The Ukrainian point of view was presented by Sergei Gerasymchuk, Head of South-Eastern Europe Studies, Ukrainian Prism (Foreign Policy Council). First of all, he emphasized that Ukraine’s attitude to the Three Seas Initiative is ambiguous. “Politicians’ declarations are one thing, and the real situation is another,” he said. Brussels’ attitude to the initiative is not clear as well. The European Union supports the idea, but only if it meets all the conditions for European integration, and the budget for the cooperation of the initiative should be found within the resources of the countries involved in the project. However, what seems to be highly problematic, priorities are not usually the same and an additional obstacle is the question of where to get the money from and who will receive the most. In conclusion, Sergei Gerasymchuk said that he was optimistic, because the idea is a good one, although it is held in abeyance and the region needs closer cooperation. Ukraine, on the other hand, needs to understand how much added value it will bring and in what measure it wants to get involved.

 

Could the Initiative be a threat to the old Member States of the Union? The British perspective was presented by Joanna Hosa, Programme Manager for Wider Europe at the European Council on Foreign Relations. First of all, as she argued, it is not a well-known and promoted project in Great Britain. In her opinion, Ukraine can get involved if invited to and if the initiative becomes more specific, because not everything is clear at the moment. “There are many questions and, so far, few answers. Who can join and who decides about it? Is it a complement or competition for the EU? How will this project be financed? Another issue that determines Ukraine’s involvement in the project is the war on its territory. It is changing priorities, but on the other hand, the conflict is also creating a strong need to rebuild damaged infrastructure. The Three Seas Initiative must be more attractive to Ukraine, and then it will be ready to get involved. This must be a positive project working together with the EU, not against it, based on cooperation and not on one country’s command.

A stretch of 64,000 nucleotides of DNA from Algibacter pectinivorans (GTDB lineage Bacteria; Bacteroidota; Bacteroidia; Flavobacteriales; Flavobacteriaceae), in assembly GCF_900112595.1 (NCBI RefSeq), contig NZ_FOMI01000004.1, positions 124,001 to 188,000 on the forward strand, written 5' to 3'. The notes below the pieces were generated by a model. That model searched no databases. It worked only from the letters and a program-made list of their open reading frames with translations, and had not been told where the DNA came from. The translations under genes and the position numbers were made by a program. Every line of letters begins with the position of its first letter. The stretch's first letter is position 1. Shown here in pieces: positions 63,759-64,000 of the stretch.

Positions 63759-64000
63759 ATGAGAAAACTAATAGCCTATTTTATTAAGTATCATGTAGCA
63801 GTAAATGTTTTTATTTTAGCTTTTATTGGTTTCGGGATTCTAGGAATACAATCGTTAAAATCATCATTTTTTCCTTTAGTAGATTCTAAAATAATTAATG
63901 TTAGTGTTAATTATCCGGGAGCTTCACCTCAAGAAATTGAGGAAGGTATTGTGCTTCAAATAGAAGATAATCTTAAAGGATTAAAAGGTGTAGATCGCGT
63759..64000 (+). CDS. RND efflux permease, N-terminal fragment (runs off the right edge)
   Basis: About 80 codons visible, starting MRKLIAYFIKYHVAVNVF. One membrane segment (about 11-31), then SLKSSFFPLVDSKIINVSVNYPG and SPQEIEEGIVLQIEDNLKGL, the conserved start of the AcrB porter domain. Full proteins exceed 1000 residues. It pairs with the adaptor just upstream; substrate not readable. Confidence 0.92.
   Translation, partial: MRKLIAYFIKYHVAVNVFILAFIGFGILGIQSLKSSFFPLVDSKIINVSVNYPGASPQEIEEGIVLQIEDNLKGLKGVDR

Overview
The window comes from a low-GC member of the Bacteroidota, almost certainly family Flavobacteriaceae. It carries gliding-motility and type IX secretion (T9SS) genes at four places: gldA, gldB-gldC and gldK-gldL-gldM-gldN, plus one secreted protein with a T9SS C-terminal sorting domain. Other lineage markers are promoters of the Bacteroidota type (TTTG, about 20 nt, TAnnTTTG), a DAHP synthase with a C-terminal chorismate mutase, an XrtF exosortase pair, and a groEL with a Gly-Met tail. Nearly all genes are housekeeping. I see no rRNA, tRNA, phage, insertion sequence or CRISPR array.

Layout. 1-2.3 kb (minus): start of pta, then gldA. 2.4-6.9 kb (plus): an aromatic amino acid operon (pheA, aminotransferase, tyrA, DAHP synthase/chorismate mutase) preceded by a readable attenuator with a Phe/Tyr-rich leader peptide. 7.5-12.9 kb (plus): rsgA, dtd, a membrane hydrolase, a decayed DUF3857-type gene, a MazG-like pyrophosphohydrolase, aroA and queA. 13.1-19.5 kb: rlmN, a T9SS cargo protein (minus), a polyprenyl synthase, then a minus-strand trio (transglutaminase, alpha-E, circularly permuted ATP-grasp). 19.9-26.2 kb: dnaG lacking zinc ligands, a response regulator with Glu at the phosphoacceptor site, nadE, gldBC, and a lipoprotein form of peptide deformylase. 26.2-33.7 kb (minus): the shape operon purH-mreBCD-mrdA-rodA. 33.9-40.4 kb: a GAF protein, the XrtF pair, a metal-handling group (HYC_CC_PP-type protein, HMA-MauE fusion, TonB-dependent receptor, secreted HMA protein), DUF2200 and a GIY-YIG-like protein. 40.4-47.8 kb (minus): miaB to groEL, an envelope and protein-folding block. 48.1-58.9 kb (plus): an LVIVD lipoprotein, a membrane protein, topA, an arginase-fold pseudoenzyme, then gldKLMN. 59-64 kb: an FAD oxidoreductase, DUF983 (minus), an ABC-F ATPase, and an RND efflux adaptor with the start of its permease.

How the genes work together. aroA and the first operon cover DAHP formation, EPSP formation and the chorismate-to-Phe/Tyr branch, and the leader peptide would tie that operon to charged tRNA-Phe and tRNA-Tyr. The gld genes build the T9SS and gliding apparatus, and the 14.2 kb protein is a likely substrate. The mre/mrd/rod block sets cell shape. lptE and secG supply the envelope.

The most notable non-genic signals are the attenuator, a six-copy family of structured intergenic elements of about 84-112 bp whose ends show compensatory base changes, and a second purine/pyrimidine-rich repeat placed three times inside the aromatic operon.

Zbigniew Krysiak, President of the Institute of Schuman’s Thought, presented a strongly different position. According to professor Krysiak, the project is not asymmetrical, there is no issue of Poland’s domination, and the participation of all countries is the same. He is also of the opinion that the Three Seas Initiative will not be full without Ukraine. “Schuman had always thought about the whole Europe, Ukraine is in Europe, it is a member of the community of nations in Europe and this is the perspective we should take”. He also emphasized that there is no idea of competing with the EU, according to the Bucharest arrangements, a fund of about 2 billion euros was created (the target is about 10 billion euros), an agreement was also signed, chambers of commerce were established in 12 countries of the initiative. The fact that this is a serious project, which is developing dynamically, can be proven by the support given by the President of the European Commission, Jean Claude Juncker, and the German Foreign Minister, Heiko Maas. It is therefore to be hoped that the Three Seas Initiative is an opportunity to rebuild the Schuman’s project – the community of nations of Europe.

It may be a project that will help Europe and that cannot be imagined without Ukraine, even if its representatives are not yet fully convinced of the legitimacy of the commitment.